Prime Minister Benjamin Netanyahu said on Monday that his government’s original judicial overhaul proposal “was bad” and a “mistake” that would have “mov[ed] the pendulum from one side to the other,” months after the coalition he leads advanced the plan through the Knesset’s legislative process. But he said he still intended to change the way Israel chooses its judges, calling this “a minor correction.”
The comments — made during a conversation the premier held in San Francisco with US billionaire Elon Musk, and which was live-streamed on Musk’s X social media platform — appeared to mark a U-turn for Netanyahu, who in January authorised his government to advance the overhaul package and its many bills at lightning pace despite mass protests and opposition voiced by countless top officials. He publicly defended that plan in multiple media statements and appearances.
Netanyahu suspended the legislation in late March, as the country descended into near-chaos, with intense protests, threats of nationwide strikes and a threatened refusal to serve by tens of thousands of army reservists. Some of the legislation has remained frozen since then, but a law barring the courts from using the “reasonableness” standard to review ministerial and government decisions was enacted in July, and the core bill, remaking the Judicial Selection Committee, is a mere floor vote away from becoming law.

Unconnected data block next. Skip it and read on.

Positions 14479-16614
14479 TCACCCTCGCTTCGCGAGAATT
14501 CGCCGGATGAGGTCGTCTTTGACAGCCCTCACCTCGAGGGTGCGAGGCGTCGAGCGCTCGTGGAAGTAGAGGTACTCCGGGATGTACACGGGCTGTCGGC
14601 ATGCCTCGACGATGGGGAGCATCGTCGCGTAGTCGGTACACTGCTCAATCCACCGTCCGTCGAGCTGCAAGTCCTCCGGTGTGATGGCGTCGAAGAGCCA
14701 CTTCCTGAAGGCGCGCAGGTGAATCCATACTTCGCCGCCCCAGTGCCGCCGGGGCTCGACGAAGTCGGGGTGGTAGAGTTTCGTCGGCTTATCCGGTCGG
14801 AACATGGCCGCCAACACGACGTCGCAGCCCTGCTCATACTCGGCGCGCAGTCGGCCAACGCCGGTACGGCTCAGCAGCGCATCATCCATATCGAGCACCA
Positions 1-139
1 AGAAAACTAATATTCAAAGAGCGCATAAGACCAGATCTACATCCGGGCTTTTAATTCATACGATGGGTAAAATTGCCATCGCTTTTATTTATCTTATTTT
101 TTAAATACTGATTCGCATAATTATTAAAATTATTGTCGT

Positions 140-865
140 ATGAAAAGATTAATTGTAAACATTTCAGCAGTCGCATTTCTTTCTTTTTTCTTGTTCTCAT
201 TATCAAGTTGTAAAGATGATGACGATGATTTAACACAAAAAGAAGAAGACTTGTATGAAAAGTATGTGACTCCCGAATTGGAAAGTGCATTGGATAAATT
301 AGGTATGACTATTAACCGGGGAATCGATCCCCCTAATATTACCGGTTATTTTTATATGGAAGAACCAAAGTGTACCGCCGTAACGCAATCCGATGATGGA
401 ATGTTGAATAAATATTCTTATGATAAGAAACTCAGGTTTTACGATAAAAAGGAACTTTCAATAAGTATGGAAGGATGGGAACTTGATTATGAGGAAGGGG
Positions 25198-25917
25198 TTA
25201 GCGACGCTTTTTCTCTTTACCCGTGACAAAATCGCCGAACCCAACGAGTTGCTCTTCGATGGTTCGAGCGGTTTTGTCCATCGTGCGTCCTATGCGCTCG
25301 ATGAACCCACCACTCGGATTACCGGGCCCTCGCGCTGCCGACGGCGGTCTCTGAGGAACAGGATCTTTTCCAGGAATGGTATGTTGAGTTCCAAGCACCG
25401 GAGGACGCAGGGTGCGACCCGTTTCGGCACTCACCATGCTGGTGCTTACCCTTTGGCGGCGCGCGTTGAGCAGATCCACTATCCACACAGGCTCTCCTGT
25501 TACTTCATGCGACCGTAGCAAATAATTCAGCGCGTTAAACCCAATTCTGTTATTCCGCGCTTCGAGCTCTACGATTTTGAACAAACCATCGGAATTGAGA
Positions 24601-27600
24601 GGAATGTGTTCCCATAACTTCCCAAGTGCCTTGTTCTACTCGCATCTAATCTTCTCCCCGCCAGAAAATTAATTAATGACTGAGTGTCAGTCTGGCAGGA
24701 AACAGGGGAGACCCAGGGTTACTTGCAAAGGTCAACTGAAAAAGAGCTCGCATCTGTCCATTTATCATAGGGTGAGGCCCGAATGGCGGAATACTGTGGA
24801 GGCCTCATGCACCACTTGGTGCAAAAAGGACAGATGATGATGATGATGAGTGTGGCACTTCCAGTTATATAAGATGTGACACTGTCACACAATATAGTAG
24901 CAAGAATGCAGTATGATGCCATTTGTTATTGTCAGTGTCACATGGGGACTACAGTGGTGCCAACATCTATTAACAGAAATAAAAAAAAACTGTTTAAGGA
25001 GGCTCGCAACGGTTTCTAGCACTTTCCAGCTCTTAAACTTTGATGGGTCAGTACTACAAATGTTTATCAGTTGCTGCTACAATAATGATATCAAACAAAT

On Monday, the premier appeared to offer a different narrative, one according to which he quickly decided to stop the legislation of his own accord due to its problematic nature.
“I have a majority in the parliament, in the Knesset, to legislate anything, but I didn’t. I held back because I want this to be a consensus,” he said.
“I came in [to office] and there was a proposal put in which I thought was bad,” Netanyahu said during the talk with Musk, referring to planned legislation unveiled by Justice Minister Yariv Levin in January, less than a week after the coalition took office. It would “reject one imbalance by creating another imbalance. If the court can rule against any decision made by the government or the parliament, then let’s not correct it by having the parliament reject any decision, with a simple majority, that the court makes.
“I thought that was a mistake. It was moving the pendulum from one side to the other side,” Netanyahu said.
During a conversation that also focused on antisemitism, confronting rogue actors and nations, and artificial intelligence, it was Musk who first raised the topic of the judicial overhaul, noting protests that were being held outside his Tesla offices, as part of demonstrations that accompanied the premier since he kicked off his US visit earlier in the day.
Musk noted that, “to be frank, I’ve probably got the most amount of negative pushback from people at Tesla about this interview than anything else I’ve ever done.”
Netanyahu, in response, claimed many of the people protesting did not know what the overhaul was about.
“Israel was, is, and will always be a robust democracy,” Netanyahu said.
“It’s we the people, not we the elites,” he continued. “We the people rule.”
Thirty years ago, he said, the balance in Israel between the three branches of governance “began to change. And we have the most activist judicial court on the planet… Democracy is supposed to be checks and balances of the three branches on each other. In Israel, the judiciary has no checks and no balances. It just has power. So there is a request to try to bring it back into line and that has been sort of boiling all the time.”